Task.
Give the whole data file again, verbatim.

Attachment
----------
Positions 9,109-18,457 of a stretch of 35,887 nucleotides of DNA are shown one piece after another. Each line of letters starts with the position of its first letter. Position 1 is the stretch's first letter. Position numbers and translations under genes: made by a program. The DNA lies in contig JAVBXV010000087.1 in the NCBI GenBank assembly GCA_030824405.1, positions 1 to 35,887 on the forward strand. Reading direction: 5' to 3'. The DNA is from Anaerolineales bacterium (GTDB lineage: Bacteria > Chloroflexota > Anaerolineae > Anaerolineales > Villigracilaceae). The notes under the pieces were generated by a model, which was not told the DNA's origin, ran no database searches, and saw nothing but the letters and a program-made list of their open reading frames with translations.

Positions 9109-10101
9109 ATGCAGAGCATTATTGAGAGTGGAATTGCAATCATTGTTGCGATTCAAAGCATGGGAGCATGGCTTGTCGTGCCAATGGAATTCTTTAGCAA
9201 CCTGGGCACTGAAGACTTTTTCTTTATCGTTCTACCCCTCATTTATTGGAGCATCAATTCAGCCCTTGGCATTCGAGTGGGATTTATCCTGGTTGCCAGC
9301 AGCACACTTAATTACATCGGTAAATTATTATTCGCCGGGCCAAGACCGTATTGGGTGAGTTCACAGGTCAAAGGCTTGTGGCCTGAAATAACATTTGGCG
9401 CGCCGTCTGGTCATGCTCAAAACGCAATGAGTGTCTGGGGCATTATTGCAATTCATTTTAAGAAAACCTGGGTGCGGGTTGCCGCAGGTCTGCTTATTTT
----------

Positions 9,109-18,457 of a stretch of 35,887 nucleotides of DNA are shown one piece after another. Each line of letters starts with the position of its first letter. Position 1 is the stretch's first letter. Position numbers and translations under genes: made by a program. The DNA lies in contig JAVBXV010000087.1 in the NCBI GenBank assembly GCA_030824405.1, positions 1 to 35,887 on the forward strand. Reading direction: 5' to 3'. The DNA is from Anaerolineales bacterium (GTDB lineage: Bacteria > Chloroflexota > Anaerolineae > Anaerolineales > Villigracilaceae). The notes under the pieces were generated by a model, which was not told the DNA's origin, ran no database searches, and saw nothing but the letters and a program-made list of their open reading frames with translations.

Positions 9109-10101
9109 ATGCAGAGCATTATTGAGAGTGGAATTGCAATCATTGTTGCGATTCAAAGCATGGGAGCATGGCTTGTCGTGCCAATGGAATTCTTTAGCAA
9201 CCTGGGCACTGAAGACTTTTTCTTTATCGTTCTACCCCTCATTTATTGGAGCATCAATTCAGCCCTTGGCATTCGAGTGGGATTTATCCTGGTTGCCAGC
9301 AGCACACTTAATTACATCGGTAAATTATTATTCGCCGGGCCAAGACCGTATTGGGTGAGTTCACAGGTCAAAGGCTTGTGGCCTGAAATAACATTTGGCG
9401 CGCCGTCTGGTCATGCTCAAAACGCAATGAGTGTCTGGGGCATTATTGCAATTCATTTTAAGAAAACCTGGGTGCGGGTTGCCGCAGGTCTGCTTATTTT